Tom Orzechowski: Chris’s parents were both British, and I think he spent his first five months in the UK, and then they moved to the States, and he learned all the British spellings in those first five months of his life – they would stick with him in his scripts. And so part of my unofficial job was simply to put those into US spellings, and I knew more British spellings than anyone else. So that was just a heaven sent opportunity for me. I knew the job, just from having corrected people.

Alex Grand: Nice. So there was actually a British connection, almost. A UK connection between you and Chris Claremont. That’s fascinating. That’s interesting.

Tom Orzechowski: And one other thing, which I won’t name a name here, cause it’s maybe a little too embarrassing after all this time, one guy I knew in Motor City days, and I was lettering his ‘zine work… Then when I got to the office, he kind of finessed me into lettering his book. And one time he misspelled the word strength, four times; four different spellings of the word strength in the same issue. And I felt like “I can correct these, that’s fine”, and I did some minor tweaks on some of the captions and dialogue and stuff, and then Roy pulled me aside and said “You know, you’re not paid to do any editing, you’re paid to letter, and we’ll take care of the editing”. I said “Okay, I guess my fan days are truly over if I can’t just take liberties anymore.”

Bill Field: One of the first comics I ever saw you letter for, and it still stands out in my mind, is…I can’t remember the number, you’re gonna have to help me if you can remember, but I believe it was Captain Marvel #33?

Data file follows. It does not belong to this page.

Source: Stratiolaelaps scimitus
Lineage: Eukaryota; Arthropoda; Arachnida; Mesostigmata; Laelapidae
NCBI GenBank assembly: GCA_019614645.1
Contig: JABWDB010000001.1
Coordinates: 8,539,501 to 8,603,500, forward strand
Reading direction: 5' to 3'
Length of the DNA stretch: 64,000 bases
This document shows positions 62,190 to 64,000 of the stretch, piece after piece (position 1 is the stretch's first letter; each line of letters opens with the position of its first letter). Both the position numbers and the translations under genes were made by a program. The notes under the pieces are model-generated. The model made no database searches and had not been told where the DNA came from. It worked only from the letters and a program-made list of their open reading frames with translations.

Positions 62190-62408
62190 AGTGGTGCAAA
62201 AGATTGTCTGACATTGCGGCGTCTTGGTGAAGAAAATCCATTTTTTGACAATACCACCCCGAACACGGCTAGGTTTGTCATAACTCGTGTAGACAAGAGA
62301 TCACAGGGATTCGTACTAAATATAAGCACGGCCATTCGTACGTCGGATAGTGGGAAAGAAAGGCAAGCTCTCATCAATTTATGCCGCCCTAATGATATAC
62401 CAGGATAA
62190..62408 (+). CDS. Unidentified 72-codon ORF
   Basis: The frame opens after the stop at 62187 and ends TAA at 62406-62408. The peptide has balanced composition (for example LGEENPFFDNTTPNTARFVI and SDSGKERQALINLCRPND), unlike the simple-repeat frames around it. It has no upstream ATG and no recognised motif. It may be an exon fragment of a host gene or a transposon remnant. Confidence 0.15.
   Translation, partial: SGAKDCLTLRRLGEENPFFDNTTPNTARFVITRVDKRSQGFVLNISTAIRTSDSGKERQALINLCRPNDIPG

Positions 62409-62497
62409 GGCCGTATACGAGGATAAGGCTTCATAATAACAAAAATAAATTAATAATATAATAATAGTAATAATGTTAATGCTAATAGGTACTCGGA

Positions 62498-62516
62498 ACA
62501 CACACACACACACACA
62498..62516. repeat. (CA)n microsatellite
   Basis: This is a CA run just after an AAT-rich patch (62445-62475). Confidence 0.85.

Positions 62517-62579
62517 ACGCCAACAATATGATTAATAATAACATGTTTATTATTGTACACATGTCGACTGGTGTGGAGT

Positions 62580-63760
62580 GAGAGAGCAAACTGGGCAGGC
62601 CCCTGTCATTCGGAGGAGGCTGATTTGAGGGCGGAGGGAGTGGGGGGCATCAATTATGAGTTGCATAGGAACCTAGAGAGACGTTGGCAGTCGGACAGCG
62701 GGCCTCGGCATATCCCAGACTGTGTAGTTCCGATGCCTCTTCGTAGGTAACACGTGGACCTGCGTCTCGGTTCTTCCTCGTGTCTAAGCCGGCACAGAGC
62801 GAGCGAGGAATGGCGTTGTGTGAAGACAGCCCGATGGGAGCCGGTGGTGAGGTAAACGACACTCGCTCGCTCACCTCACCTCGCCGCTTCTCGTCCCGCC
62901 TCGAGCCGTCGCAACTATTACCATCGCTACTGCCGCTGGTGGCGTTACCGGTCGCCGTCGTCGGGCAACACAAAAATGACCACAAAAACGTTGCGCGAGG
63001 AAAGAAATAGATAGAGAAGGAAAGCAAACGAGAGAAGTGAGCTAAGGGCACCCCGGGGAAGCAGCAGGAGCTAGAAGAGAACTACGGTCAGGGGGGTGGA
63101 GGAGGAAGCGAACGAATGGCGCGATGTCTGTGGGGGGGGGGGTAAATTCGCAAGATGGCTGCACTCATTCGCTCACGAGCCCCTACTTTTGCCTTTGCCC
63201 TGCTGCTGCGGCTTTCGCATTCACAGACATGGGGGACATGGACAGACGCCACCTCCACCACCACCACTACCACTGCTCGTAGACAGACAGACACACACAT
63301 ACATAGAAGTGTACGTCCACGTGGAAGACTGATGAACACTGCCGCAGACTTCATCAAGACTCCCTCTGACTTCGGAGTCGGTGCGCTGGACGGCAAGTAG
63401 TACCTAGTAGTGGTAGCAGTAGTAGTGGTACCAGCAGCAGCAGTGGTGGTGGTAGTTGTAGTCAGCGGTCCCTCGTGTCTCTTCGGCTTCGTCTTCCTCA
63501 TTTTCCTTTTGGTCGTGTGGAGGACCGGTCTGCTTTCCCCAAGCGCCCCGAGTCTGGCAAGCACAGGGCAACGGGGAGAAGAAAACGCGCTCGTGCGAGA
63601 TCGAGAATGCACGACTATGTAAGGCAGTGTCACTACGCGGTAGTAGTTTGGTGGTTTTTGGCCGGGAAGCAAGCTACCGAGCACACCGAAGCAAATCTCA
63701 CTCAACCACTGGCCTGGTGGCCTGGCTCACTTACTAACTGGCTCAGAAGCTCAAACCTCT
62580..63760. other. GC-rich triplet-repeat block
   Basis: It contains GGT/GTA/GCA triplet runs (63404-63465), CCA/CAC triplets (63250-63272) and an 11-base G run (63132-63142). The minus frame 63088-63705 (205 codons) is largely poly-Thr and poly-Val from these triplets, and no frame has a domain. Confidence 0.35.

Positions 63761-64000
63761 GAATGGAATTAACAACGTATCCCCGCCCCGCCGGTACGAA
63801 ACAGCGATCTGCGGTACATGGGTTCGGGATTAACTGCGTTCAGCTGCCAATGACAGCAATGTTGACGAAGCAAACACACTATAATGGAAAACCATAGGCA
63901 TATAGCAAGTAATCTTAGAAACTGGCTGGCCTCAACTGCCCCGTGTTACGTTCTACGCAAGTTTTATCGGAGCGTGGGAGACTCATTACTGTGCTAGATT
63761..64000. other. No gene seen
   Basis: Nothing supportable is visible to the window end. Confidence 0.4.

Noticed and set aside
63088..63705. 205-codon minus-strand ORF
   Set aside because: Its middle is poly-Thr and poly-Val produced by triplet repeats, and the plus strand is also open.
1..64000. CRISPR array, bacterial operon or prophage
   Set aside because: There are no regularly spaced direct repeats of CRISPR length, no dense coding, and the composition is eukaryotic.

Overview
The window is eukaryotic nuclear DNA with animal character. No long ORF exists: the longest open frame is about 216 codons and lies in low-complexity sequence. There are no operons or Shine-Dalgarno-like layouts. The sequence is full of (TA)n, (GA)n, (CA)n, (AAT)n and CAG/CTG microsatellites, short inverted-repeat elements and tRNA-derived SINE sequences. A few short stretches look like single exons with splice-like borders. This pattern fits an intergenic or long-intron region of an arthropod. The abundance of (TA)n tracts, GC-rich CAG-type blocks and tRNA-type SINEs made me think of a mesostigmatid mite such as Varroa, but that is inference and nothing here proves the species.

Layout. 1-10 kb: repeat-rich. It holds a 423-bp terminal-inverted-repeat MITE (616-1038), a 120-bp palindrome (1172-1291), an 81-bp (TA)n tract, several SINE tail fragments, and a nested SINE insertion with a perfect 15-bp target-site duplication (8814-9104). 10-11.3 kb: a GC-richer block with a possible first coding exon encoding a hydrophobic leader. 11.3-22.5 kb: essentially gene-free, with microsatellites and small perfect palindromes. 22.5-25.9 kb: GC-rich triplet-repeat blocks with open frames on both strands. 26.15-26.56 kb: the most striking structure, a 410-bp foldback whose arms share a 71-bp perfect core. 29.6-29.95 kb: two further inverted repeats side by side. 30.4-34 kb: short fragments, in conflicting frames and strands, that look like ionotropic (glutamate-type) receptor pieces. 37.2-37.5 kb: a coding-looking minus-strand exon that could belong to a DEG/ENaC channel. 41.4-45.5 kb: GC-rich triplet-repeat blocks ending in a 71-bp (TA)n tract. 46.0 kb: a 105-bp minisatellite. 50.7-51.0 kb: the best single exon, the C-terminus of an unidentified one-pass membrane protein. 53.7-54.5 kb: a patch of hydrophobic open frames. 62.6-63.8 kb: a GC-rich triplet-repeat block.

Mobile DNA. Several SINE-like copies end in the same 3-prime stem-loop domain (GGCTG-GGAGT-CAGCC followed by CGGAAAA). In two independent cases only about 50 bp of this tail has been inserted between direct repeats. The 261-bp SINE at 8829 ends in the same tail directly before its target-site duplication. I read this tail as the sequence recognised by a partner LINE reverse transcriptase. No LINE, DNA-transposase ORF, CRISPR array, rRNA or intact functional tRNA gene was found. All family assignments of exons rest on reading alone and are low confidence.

Tom Orzechowski: My first was 28. Jim’s first was 24, so I was installed almost immediately.





 

Bill Field: I remember noticing that you were the only letterer who did things to TV standards. You would use a letter that was similar to Star-Trek, or you would use a lettering similar to TV logos I’d seen. It was almost like you were bringing popular culture full circle with your lettering. I don’t remember anyone else doing that, and to me that’s one of your strengths. Do you want to comment on that?

Tom Orzechowski: Fan boy comes to mind. Star-Trek was the deal after all, wasn’t it? It’d been off the air for two or three years by this time, but it was just etched into my retinas. The lettering style they used for the title was just unbelievable to me. It looked so futuristic and sleek, and I don’t know where it came from, I haven’t seen anything similar in any of the type books from that time. Someone I guess was just clever and did something moderately interesting and futuristic, as if someone figured this show should have legs on it, let’s give it a little bit of extra goosing, make it a little more memorable than it would be otherwise.

Jim Thompson: Tom, can we go back to the fanzine stuff for just a couple of minutes? I was curious, did you ever have any communications with Fredric Wertham?

Tom Orzechowski: I did. That was kind of unexpected. It must have been… It’s amazing, it slipped my mind for decades, but Wertham hasn’t been a topic in the last thirty-five years the way he was when I was doing the ‘zines in the late sixties, when Seduction of the Innocent was only a fifteen year old book. Around ’70, ’71, ’72 he did a book, and I can’t recall the title of it; I’m sure one of you guys knows it-





Alex Grand: A guide to Fanzines, something like that?

Tom Orzechowski: Maybe that was it. I’ve never seen a copy of it, never read it.

Tom Orzechowski: Seduction of the Innocent was in my public library. I read it, I guess all of us did around 1968, 1969, when ‘zines were starting to be everywhere. You couldn’t go to a convention without seeing tables full of guys selling their ‘zines by then.